• And if you remove the id_rsa file it fails? – Trisibo Apr 21 '17 at 13:22
  • It will popup a window let me to enter passphrase if I removed id_rsa file. The passphrase is not for the key, but for the server. – Raven Apr 22 '17 at 1:03
  • 1
    This seems the easiest solution, I copied the files using Bash on Ubuntu on Windows: cp ~/.ssh/* /mnt/c/Users/[My User]/.ssh/ – Roland Oct 26 '17 at 10:38

Well, I couldn't find the direct way to configure Git repository with VS 2017 as the Clone option accepts only the URI not the SSH.

I did the following:

  1. Generated SSH key using Git Bash and synced the Git server with the keys generated by Git bash. You should be giving the public key under Settings.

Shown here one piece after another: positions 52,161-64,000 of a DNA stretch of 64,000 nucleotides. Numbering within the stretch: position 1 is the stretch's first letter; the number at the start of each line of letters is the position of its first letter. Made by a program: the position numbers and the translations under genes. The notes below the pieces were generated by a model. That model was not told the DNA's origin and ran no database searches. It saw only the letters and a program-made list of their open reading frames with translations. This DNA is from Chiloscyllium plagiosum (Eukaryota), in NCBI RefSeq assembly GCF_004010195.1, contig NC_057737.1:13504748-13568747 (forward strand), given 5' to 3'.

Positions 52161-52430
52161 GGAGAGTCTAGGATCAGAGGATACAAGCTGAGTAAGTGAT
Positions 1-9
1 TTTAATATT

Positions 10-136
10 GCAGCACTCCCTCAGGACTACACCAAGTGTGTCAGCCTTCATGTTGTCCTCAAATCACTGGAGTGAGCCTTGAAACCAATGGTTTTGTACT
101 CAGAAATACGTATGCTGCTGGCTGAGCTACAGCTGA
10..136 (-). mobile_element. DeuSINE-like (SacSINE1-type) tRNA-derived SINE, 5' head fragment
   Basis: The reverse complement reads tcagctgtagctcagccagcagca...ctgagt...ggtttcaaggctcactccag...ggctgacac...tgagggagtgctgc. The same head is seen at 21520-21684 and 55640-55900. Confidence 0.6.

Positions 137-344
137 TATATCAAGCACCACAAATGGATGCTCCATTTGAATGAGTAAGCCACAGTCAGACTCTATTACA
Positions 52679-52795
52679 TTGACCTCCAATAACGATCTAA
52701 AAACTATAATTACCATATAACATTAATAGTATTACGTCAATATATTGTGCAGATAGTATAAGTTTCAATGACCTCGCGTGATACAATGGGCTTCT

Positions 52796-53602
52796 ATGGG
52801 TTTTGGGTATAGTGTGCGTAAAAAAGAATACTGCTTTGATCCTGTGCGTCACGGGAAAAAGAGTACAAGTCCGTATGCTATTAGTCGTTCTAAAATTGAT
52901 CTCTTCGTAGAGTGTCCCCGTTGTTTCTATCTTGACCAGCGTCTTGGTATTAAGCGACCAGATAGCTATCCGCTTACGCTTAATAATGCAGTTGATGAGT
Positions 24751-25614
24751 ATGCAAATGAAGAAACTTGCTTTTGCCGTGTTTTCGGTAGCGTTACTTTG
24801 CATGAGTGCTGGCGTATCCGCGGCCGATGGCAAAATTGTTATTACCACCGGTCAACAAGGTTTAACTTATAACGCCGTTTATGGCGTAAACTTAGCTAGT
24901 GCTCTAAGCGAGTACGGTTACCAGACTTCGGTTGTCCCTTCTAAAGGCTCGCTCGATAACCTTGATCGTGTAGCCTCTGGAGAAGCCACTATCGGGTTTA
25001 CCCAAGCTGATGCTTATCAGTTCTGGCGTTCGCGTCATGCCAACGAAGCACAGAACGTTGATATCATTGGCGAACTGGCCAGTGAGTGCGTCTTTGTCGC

2. Downloaded Sourcetree client and configured it with SSH key Options->General->SSH Client Configuration -> Need to give the private key generated by Git bash
  3. Clone the client using Source tree and Open the same solution from Visual Studio. Push/Pull will work as usual.

Using Git Bash to generate the Keys you may find here.

  • 1
    Cloning an SSH repo path worked for me in VS2017 15.9.2, so it looks like that's been fixed now. As an alternative to installing Git for Windows you can also use the Windows Subsystem for Linux to generate keys etc, then set up .ssh/config in your home directory for the built-in VS ssh client (as in @Raven 's answer - just remember that VS looks in your Windows home directory, not the WSL one). – Simon Brady Nov 21 at 0:08

This way worked for me (VS 2017 / Win7):

  1. I installed git-scm and connected with it.
  2. Done (nothing to copy, it just works)